(Originally published October 31, 2011)
(KCBS) – The whole notion of “going out on top” sounds good, but it doesn’t happen often enough. Too many athletes, coaches, and managers stick around hoping for one more trip to the top of the hill–one that seldom comes.
That’s why it’s nice to see Tony La Russa say goodbye to the dugout, just days after claiming his third World Series title. La Russa has been there, done that. And could any season ever top the one La Russa and his Cardinals just finished? I doubt it.
Just about anyone who follows sports knows about the last three games of the World Series: the Game 5 “phone-gate” story, the epic Game 6, and the make-no-mistake-about-it Game 7 that gave La Russa his final ring. But there was a lot more to Tony La Russa’s last lap.
Don’t forget La Russa’s struggle with a case of shingles so severe it kept him away from the ballpark for a few days and in pain for many weeks. Don’t forget the key Cardinal injuries: starting pitcher Adam Wainwright missed the whole season, outfielder Matt Holliday missed a big chunk and The Great Pujols missed a couple of weeks. There was the whole “is this Albert’s last year in St. Louis?” free-agency deathwatch. And then there was that month of September.
While the baseball world focused (and maybe over-focused) on the Red Sox meltdown, the Cardinals faced an even bigger deficit, clawing past Atlanta the last night of the season to make the playoffs as a wild-card team.
And then the Cards knocked off the heavily-favored Phillies. And then the Cards knocked off the same Brewers team that had outpaced St. Louis in the NL Central during the regular season. And only then did La Russa get his final shot at the brass ring.
You can read all the stats about La Russa’s career and still not fully appreciate this man. I’ll cop to my own mistaken read on LaRussa. Back in the 1980’s, I’d occasionally be sent to cover an A’s game and find myself having to do the postgame interview thing. Mind you, I wasn’t a regular in the clubhouse, just one of those microphone-wielding itinerants who are eyed warily by athletes.
I often found La Russa, well…challenging. Especially, but not exclusively, after a loss, he could be a tough nut. Not just grouchy, because that I could understand. No, it seemed that La Russa felt that every question was a challenge to his intelligence or maybe even his manhood. It seemed to me then like insecurity, and I can remember thinking that this poor guy needed to learn to relax.
What I didn’t know, because I never got close enough to La Russa to know, was that this man is a grinder, a guy who will outwork you or die trying. As his friend John Madden told us this morning, “‘A’ students don’t make the best managers and coaches.” The implication: La Russa was never a star on the field, so he set out to dominate the game as a manager.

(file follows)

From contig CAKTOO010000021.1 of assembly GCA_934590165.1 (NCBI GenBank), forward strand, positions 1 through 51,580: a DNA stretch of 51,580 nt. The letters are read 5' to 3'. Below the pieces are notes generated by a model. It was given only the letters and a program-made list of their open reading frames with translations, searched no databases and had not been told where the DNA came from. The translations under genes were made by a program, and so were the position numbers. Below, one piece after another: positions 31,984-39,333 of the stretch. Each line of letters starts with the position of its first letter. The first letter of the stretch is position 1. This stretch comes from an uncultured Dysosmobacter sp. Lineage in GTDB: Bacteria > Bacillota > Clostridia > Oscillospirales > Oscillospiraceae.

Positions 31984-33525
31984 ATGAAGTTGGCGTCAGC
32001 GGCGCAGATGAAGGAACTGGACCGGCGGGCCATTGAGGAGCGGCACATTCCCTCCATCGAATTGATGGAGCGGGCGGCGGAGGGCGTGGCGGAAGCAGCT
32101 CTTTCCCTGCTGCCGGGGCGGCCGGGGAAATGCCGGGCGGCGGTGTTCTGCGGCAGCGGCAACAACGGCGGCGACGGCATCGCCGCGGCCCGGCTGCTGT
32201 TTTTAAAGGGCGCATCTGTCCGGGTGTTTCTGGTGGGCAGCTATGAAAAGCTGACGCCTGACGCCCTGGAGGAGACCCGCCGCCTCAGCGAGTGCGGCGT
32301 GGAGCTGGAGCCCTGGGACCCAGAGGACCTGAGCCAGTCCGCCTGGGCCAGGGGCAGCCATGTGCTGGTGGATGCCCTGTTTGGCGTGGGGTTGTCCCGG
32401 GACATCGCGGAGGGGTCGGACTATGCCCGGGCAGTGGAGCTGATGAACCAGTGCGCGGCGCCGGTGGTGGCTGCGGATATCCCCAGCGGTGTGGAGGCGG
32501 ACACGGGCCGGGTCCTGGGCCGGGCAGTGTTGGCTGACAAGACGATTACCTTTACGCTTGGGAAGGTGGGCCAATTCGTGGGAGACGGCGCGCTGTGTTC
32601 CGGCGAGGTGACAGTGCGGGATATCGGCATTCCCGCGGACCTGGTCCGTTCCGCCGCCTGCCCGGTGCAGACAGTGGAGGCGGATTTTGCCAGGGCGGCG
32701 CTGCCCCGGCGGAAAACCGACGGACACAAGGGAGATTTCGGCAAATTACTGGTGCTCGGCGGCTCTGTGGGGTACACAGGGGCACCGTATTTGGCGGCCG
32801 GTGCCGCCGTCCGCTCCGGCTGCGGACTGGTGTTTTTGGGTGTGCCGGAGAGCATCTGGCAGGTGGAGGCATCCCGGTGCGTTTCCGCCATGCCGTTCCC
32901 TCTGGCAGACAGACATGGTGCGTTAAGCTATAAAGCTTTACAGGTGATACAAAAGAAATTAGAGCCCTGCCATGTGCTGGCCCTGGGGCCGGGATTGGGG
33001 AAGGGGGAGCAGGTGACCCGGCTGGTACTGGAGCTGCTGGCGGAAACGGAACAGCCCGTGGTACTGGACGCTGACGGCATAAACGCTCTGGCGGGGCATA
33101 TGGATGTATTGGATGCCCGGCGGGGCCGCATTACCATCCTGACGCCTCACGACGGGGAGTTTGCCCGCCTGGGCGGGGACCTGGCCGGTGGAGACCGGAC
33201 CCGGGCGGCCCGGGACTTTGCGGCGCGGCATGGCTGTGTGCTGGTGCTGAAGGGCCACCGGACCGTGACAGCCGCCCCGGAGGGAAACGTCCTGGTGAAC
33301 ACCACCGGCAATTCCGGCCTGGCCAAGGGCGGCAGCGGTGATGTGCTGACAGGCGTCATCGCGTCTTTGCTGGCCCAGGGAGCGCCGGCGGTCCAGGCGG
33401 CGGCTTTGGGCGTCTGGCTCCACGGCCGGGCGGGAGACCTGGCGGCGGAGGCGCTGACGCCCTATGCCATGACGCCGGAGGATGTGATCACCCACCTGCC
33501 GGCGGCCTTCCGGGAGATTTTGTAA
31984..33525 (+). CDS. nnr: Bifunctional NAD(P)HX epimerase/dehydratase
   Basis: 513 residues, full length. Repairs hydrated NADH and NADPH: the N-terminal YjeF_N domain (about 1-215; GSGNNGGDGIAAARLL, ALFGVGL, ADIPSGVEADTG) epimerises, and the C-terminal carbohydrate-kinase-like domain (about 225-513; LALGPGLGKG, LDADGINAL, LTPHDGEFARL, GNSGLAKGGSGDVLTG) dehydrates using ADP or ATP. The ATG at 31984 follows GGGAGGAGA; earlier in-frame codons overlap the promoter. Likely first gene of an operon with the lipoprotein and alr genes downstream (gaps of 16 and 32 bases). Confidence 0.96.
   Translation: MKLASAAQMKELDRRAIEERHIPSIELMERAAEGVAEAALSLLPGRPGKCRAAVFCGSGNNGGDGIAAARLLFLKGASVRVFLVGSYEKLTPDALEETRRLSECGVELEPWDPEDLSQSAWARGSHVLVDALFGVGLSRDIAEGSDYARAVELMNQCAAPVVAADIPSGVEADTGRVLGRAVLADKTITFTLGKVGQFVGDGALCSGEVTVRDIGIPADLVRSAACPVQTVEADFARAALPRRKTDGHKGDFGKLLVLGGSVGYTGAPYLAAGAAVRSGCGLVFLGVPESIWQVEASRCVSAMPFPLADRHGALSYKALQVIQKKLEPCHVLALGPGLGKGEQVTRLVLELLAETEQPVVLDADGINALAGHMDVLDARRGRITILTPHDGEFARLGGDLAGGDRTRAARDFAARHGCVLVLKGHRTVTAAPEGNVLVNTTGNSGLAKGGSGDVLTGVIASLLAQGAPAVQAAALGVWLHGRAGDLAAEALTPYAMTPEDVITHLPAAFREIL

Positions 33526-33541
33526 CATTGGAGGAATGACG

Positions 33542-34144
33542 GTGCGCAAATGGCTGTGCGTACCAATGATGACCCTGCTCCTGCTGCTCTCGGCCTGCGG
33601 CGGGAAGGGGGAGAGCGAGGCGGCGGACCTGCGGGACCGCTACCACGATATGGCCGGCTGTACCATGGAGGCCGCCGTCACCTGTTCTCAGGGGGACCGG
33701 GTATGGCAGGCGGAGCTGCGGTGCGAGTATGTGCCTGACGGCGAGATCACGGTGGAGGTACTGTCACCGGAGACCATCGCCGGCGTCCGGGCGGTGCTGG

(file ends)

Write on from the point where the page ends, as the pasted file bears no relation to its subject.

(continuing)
I finally got a sense of the real Tony La Russa many years later in, of all places, a room beneath the stage at Oakland’s Paramount Theater. I’d wormed my way into a role in the annual Nutcracker ballet performance in which La Russa recruited jocks and “celebrities” to perform in the beloved holiday classic. For Tony, the annual fundraiser was a matter of passion: his daughter, Devon, was a dancer. Tony and his wife Elaine were serious supporters.
La Russa’s passion for ballet seemed to me an expression of love for his wife and daughters (his other girl, Bianca, would later become an Oakland Raiderette), his way of supporting them in the same way a baseball family supports the man of the house through those long seasons.
So I began to see La Russa in a new light. And the conversion was complete as we BS’d backstage during the break between rehearsal and performance. La Russa was relaxed, funny, and very excited about a project he was embarking upon with author Buzz Bissinger (Friday Night Lights): Bissinger would observe a 3-game Cardinals series and use it as a leaping-off point for an exploration of the inside world of the sport, with La Russa as the tour guide.
That’s when I gained a full appreciation of Tony La Russa. He was, by then, a man in full. His career path was set, he was engaged in altruistic activities like the ballet and his Animal Rescue Foundation, and now, this book would help establish La Russa’s legacy as a Baseball Mind. The book Three Nights in August ended up being a cut above the average ghost-written sports bio.
Madden says La Russa could have been successful coaching any sport because he cared about the arts of coaching and leadership. I think he’s right. When you mixed La Russa’s passion for baseball, his will to win, his willingness to buck the norm (who else was willing to bat his pitcher in the 8-hole?), and his relentless curiosity with what turns out to be a very wide stripe of good old humanity, you wind up with Tony La Russa.
I’m glad I was wrong about him all those years ago.
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